SYDNEY -- I used to feel sorry for the Sydney Harbour Bridge.
The giant arch was the city's pride for decades after it opened in 1932, the most impressive feat of engineering the nation had ever seen. It had taken thousands of workers almost a decade to join the north and south shores of Sydney Harbor with 52,000 tons of steel held together with some 6 million rivets. For years afterward, the handsome arch that locals call the Coathanger was the premier Aussie icon.
Then in 1973 the Sydney Opera House arrived and the Coathanger was pushed aside, at least as far as Australian pride and joy went. Sure, it was still a national symbol, but it became a bit of a frowsy older sister by comparison, and I felt bad for the old girl.
The drab gray span was instantly outshone by architect Jorn Utzon's gorgeous structure, which sat gracefully right on the almost always impossibly blue harbor, its dazzling and brilliant white pavilions spread like billowing skirts at a ball.
But these days, the great, gray bridge is frumpy no more. Over the past eight years, more than a million people -- including locals, tourists, and A-list celebrities -- have clambered over the steely structure and looked down on the city, including that flashy opera house. Turns out the Sydney Harbour Bridge is now quite glam.
I grew up in the southwest of Sydney, a good 40 minutes away from the neighborhoods where people saw the bridge -- and got stuck in its eight lanes of traffic -- every day. I crossed it on a train a few times to get to the Zipper and Ferris wheel and fast food at Luna Park, the amusement complex by the bridge's north side . (You entered the park through the mouth of a giant, creepy clown face that still sits there, regarding the city with what appears to be a mixture of amusement and alarm.) I knew the bridge mostly from kitschy tea towels and souvenir spoons.
Going to university took me to neighborhoods closer to the bridge, and into contact with the kind of people who wanted to climb it. Everyone knew someone who had done it. It was a rite of passage. Stories of couples who had scaled the steel to join the 440-foot-high club were legion.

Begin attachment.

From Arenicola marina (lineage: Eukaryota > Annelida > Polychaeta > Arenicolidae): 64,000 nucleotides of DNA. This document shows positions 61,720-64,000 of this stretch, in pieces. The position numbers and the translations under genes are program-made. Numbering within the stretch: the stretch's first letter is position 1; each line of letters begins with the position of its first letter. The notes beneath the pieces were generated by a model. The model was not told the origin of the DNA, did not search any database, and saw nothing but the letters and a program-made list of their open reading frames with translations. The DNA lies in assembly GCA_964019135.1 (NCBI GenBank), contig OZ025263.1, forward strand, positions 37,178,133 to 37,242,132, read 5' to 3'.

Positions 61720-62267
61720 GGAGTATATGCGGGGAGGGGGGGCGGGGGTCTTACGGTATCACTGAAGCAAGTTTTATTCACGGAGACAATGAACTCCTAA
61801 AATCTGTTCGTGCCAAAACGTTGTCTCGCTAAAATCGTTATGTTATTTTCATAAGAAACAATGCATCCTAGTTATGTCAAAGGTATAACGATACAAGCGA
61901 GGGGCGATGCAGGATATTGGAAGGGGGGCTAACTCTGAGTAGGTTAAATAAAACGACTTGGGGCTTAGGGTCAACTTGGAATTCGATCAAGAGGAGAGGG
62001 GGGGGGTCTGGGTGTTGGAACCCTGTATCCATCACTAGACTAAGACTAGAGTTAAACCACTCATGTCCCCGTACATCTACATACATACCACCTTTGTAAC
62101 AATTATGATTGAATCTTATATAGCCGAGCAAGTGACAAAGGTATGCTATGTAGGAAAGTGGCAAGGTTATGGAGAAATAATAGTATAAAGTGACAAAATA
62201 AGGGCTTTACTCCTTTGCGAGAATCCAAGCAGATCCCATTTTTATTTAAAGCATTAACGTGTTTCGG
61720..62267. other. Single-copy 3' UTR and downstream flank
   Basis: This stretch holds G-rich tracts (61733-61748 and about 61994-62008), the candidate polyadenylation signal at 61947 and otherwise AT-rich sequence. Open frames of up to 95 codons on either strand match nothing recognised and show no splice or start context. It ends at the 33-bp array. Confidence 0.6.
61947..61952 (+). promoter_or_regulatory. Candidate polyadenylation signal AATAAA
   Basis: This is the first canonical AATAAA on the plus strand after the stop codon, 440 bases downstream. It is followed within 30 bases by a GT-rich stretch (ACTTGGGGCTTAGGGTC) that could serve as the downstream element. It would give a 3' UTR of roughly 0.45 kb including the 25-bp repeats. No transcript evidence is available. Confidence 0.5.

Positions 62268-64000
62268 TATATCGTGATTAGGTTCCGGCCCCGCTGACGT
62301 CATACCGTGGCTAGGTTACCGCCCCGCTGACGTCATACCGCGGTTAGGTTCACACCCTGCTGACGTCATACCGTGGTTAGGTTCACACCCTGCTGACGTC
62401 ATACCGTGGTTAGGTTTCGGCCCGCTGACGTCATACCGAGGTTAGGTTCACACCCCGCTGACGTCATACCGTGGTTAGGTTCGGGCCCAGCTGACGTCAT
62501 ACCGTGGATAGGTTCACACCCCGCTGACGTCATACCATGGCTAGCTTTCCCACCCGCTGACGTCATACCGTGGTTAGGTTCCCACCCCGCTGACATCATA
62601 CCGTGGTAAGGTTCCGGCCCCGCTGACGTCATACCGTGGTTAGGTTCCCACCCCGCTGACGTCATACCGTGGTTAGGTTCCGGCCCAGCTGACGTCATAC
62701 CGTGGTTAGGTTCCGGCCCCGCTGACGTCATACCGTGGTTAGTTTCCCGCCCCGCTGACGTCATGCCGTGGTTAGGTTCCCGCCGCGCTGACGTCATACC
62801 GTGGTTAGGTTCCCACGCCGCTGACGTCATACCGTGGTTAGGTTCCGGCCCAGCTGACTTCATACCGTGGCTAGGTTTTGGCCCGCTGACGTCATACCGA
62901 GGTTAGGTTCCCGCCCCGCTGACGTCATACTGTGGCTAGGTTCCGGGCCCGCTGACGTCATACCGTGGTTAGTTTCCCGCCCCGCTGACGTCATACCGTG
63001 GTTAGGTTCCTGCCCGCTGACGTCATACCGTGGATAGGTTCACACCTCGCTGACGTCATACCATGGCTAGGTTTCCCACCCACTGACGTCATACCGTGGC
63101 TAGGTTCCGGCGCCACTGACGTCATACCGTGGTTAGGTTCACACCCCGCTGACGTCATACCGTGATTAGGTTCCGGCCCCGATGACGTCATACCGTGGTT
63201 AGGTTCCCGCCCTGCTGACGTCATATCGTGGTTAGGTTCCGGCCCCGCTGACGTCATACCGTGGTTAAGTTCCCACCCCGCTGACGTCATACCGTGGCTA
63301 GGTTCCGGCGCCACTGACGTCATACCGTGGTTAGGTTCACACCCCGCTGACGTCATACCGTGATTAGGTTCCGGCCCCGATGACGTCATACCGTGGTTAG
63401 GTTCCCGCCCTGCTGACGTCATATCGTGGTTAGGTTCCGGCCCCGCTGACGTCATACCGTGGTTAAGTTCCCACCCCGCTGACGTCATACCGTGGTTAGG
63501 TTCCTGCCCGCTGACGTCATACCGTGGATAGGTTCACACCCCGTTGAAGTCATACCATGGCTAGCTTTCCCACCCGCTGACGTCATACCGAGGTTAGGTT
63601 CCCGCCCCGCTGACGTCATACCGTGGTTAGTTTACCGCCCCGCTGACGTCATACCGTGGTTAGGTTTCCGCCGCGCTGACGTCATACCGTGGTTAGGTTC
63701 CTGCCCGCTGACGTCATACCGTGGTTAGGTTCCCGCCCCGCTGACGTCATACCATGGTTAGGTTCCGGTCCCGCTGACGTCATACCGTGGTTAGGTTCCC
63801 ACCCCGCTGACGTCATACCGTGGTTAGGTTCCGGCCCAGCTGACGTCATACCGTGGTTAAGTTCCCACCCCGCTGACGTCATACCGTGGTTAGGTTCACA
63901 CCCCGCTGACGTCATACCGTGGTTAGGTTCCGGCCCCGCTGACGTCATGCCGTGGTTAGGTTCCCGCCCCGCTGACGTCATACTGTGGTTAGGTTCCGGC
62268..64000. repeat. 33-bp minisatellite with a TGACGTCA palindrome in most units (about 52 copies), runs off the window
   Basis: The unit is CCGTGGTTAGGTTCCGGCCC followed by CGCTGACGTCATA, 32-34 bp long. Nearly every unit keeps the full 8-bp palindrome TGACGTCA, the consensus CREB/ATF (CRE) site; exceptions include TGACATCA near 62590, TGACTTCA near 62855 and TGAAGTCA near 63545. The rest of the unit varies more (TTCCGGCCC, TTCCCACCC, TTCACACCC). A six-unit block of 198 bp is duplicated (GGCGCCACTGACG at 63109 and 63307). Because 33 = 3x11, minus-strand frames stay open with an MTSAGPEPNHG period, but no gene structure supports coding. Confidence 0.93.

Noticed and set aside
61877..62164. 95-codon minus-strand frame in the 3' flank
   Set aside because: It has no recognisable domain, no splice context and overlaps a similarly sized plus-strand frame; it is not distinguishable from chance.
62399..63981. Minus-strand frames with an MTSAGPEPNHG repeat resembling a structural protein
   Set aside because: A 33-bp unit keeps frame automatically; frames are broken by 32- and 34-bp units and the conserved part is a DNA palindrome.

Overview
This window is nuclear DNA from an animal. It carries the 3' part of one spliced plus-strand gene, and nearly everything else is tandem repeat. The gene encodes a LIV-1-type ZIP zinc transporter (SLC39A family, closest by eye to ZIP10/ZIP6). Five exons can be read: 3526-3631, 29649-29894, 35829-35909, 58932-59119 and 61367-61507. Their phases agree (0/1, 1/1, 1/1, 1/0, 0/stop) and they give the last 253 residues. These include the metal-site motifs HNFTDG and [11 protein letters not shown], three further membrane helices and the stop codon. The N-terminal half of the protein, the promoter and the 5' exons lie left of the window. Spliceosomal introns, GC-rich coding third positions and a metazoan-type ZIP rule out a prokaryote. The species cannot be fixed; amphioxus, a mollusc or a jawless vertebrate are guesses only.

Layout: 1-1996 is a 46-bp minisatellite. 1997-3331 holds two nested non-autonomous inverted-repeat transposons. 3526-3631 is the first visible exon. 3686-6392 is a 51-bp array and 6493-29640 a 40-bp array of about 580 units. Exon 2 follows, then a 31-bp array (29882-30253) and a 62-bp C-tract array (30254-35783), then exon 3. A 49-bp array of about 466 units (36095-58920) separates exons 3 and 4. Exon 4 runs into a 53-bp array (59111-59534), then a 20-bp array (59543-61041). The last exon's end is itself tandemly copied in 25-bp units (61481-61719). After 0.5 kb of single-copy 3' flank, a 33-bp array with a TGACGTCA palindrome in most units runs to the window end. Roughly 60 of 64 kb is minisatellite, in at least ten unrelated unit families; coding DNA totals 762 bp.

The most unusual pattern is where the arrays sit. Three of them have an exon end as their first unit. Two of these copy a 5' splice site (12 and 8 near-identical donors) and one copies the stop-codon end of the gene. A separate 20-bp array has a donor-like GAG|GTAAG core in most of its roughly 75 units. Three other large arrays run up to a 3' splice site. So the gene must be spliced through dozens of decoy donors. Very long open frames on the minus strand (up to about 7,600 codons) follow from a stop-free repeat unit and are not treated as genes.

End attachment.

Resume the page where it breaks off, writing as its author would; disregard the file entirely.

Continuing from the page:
Late one warm summer night, I found myself surrounded by gently swaying, Coathanger-savvy classmates under the southern side of the bridge, looking up, contemplating climbing the thing. But there apparently had been a crackdown, resulting in far more barbed wire than my fellow adventurers had encountered previously. And it was late, and we were more than a little tipsy.
Twenty years later, I found myself at the base of the bridge again, surrounded by another group of people eager to scale the gray steel. This time, I was speaking breathily into a blood-alcohol testing machine held by a cheery young woman who airily informed us that a reading over 0.05 would mean instant disqualification.
``I'm really excited to climb the bridge," I said loudly, at her suggestion.
This time , I am happy to report -- given that it was not quite 11 a.m. -- I was utterly sober. So were my fellow adventurers : a few young tourists from Germany and the United States, some other Aussies at the back end of middle age, and my sister Thelma, a flight attendant with a fear of heights and an adventurous streak.
What changed between my misspent youth and today was the arrival of BridgeClimb, a tour operation that takes as many as 1,000 people to the top of the bridge's arch every day. Since the company began leading climbs in 1998, about 1.5 million people have scaled the Coathanger, including one Mrs. Chris Muller, a plucky 100-year-old.
Nicole Kidman has done it. Justin Timberlake. Cameron Diaz. Mary-Kate and Ashley Olsen, although one wonders how the diminutive duo took to the compulsory drab gray jumpsuits that make climbers look like hapless extras in a Devo video.